So I think kindly of Sally.  Just as I think kindly of my friend Larry practically every single day.  “BOY, do I like having these Rubbermaid containers!  What a great friend Larry was to give them to me. They’re the PERFECT size for these  (fill-in-the-blank) leftovers.”  (Leftovers ARE my second favorite thing for dinner – second only to Reservations!  Sometimes they’re FIRST, OVER Reservations, because you don’t have to leave the house – just reheat what you’ve already got!)

I have few regrets in life – but one is that, after loaning a friend in Chicago an extra 1-quart Revere-ware saucepan with lid I had, when he was getting settled in to his first place and learning to cook, I took it back when he moved to North Carolina.  I don’t know WHAT I was thinking – I didn’t really NEED the damned pan – he’d had it for YEARS and I never missed it, but when he asked if I wanted it back, I said, “yes” – and now it sits collecting dust at the back of my pantry.  I NEVER use it.  And judging from the shape it was in when I got it back, I’m pretty sure he used it a LOT.  Just think of all the good vibes I forfeited from my lack of foresight!  He could have been blessing MY heart all this time!

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Memorial Dogs

I don’t want to be irreverent and I know that Memorial Day is for remembering those soldiers and sailors lost in battle, but it occurred to me to take this time to remember the 7 lovely schnauzers who shared our lives from 1982 to 2010. We’ve scanned photos of our first dog, Dunkel – who we got from a backyard breeder on Staten Island, back when we lived in midtown Manhattan.  We met him at 6 weeks old and took him home the following week, since he was the runt of the litter and had been bottle-fed for a while. His breeder didn’t understand the importance to us that he NOT get his ears cropped, but it sure meant a lot to us –  he was a musicians’ dog, after all!!  He was the most wonderful ball of fluff when we brought him home, renting a car so that the trip would be peaceful for him.  As it turned out, he fit perfectly in the pocket of my coat and we carried him home from getting his puppy shots at the vet that way while riding the subway.

Here’s tiny Dunkel, as we first met him.

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Dunkel didn’t make a peep for the first few weeks we had him – no barking, no growling, nothing! Then one day he heard a siren going right by our building and the most unearthly howl arose from him – we were astonished!  He had a VOICE!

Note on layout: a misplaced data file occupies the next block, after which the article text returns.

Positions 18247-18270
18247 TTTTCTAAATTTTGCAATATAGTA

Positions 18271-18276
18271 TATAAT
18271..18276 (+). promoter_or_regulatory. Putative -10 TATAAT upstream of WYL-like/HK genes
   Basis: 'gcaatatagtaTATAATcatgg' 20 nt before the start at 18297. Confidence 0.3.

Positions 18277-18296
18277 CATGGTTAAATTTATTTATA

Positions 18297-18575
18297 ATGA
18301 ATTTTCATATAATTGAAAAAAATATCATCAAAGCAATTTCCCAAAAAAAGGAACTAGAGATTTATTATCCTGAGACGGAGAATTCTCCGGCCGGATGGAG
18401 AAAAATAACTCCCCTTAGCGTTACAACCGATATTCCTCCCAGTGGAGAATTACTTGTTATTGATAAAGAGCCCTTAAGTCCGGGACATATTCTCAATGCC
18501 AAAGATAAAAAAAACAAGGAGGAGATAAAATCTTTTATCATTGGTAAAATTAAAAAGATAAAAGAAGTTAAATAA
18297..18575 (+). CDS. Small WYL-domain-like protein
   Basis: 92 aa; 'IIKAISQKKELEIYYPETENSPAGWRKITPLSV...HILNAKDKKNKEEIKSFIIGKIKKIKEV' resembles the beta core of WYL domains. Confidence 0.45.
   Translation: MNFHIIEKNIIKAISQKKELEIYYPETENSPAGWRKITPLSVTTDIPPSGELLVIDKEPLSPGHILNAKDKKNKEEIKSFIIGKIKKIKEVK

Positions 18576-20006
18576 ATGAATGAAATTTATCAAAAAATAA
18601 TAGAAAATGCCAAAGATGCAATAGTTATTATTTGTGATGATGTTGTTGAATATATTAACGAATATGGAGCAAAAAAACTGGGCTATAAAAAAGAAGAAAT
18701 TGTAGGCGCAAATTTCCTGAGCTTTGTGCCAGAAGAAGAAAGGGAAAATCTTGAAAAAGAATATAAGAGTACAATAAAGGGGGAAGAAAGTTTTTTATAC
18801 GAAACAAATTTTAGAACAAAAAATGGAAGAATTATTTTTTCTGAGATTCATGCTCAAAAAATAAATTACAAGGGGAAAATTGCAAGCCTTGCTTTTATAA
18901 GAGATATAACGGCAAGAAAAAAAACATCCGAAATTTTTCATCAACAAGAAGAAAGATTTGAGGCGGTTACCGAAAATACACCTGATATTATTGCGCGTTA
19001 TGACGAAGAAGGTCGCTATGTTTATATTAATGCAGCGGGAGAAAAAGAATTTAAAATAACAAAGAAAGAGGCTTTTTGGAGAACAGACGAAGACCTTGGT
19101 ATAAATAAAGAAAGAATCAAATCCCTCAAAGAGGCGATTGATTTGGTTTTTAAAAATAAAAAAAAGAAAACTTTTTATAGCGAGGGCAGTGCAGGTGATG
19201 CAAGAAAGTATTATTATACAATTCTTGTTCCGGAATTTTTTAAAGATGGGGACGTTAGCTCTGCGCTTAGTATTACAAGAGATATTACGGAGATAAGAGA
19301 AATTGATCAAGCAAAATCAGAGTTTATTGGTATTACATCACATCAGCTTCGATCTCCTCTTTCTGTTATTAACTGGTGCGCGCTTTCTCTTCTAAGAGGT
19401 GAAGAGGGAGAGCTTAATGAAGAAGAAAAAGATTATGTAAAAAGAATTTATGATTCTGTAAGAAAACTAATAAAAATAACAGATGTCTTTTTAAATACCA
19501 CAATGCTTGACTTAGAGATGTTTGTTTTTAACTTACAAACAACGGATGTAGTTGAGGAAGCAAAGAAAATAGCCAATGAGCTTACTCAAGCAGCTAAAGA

Mark usually took him for his before-bedtime walks in midtown and would invariably encounter ladies-of-the-night who would fall in love with Dunkel, thus he came in every evening smelling of Tabu, Shalimar and Joy perfume!
We took him on his first visit to Grandma and Grandpa in Tucson that first Christmas and he loved following his Uncle Max, sniffing around the yard without a leash!!  (big stuff for a city dog!!)  He liked going to the beach in Santa Monica, too, altho it was VERY cold and we kept him leashed the entire time.

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After the winter was over, it was time for Dunkel’s first haircut. We’d trimmed his feet and ear canals all along, but had a groomer come to our apartment for a REAL thorough haircut! Dunkel’s ears, which had always flopped over naturally, immediately found the air!!  We were shocked and the groomer volunteered to tape them down, so that they’d flop again – but you can see from the photo we took of the less-than-an-hour time he was like that, that Dunkel did NOT like his newly-liberated ears being set like that!  Life is too short, we figured, for our boy to be so unhappy.  We decided to let the fur outside his ears grow, and it took a while, but eventually the weight of the fur gave his ears a bit of a flap.

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Dunkel was an excellent snuggle-boy. Here he is, taking a nap with Dad (Mark), sitting nicely with his cousin David, and also with his Grandma Betty, who loved him dearly.  Of all our dogs, he was by far her favorite – when we brought him up to New Haven to visit, she tried to “steal” him by hiding him in the clothes hamper. We called and called but he didn’t make a peep – guess there weren’t any sirens going by that day!?

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Dunkel was well-traveled – moving from NYC to Chicago when he was one, moving to Los Angeles when he was two, moving back to Chicago when he was 4 – with additional trips to Minnesota, Arizona, Connecticut – he got around!

Dunkel’s 5th birthday at Grandpa Millard and Grandma Marian’s house?  Any excuse for cake!!

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Lounging by the pool…

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Back in Chicago, when it got cold, Dunkel would bury himself in pillows to stay toasty warm

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Dunkel was talented and would perform a lot of tricks for just one treat